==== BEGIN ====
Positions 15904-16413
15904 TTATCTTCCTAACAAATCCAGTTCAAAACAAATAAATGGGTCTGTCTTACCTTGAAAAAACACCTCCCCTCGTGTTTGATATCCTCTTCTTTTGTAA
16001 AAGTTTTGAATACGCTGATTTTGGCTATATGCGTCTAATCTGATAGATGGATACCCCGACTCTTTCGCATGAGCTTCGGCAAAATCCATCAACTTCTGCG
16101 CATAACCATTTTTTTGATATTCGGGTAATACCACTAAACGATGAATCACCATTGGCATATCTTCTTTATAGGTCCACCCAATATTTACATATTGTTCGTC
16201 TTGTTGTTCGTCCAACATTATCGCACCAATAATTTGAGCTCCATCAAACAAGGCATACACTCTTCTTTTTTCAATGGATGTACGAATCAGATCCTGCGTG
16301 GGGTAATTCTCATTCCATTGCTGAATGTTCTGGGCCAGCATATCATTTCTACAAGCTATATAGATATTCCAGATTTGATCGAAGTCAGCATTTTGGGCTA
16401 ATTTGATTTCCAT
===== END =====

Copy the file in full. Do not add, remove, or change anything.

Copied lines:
Positions 15904-16413
15904 TTATCTTCCTAACAAATCCAGTTCAAAACAAATAAATGGGTCTGTCTTACCTTGAAAAAACACCTCCCCTCGTGTTTGATATCCTCTTCTTTTGTAA
16001 AAGTTTTGAATACGCTGATTTTGGCTATATGCGTCTAATCTGATAGATGGATACCCCGACTCTTTCGCATGAGCTTCGGCAAAATCCATCAACTTCTGCG
16101 CATAACCATTTTTTTGATATTCGGGTAATACCACTAAACGATGAATCACCATTGGCATATCTTCTTTATAGGTCCACCCAATATTTACATATTGTTCGTC
16201 TTGTTGTTCGTCCAACATTATCGCACCAATAATTTGAGCTCCATCAAACAAGGCATACACTCTTCTTTTTTCAATGGATGTACGAATCAGATCCTGCGTG
16301 GGGTAATTCTCATTCCATTGCTGAATGTTCTGGGCCAGCATATCATTTCTACAAGCTATATAGATATTCCAGATTTGATCGAAGTCAGCATTTTGGGCTA
16401 ATTTGATTTCCAT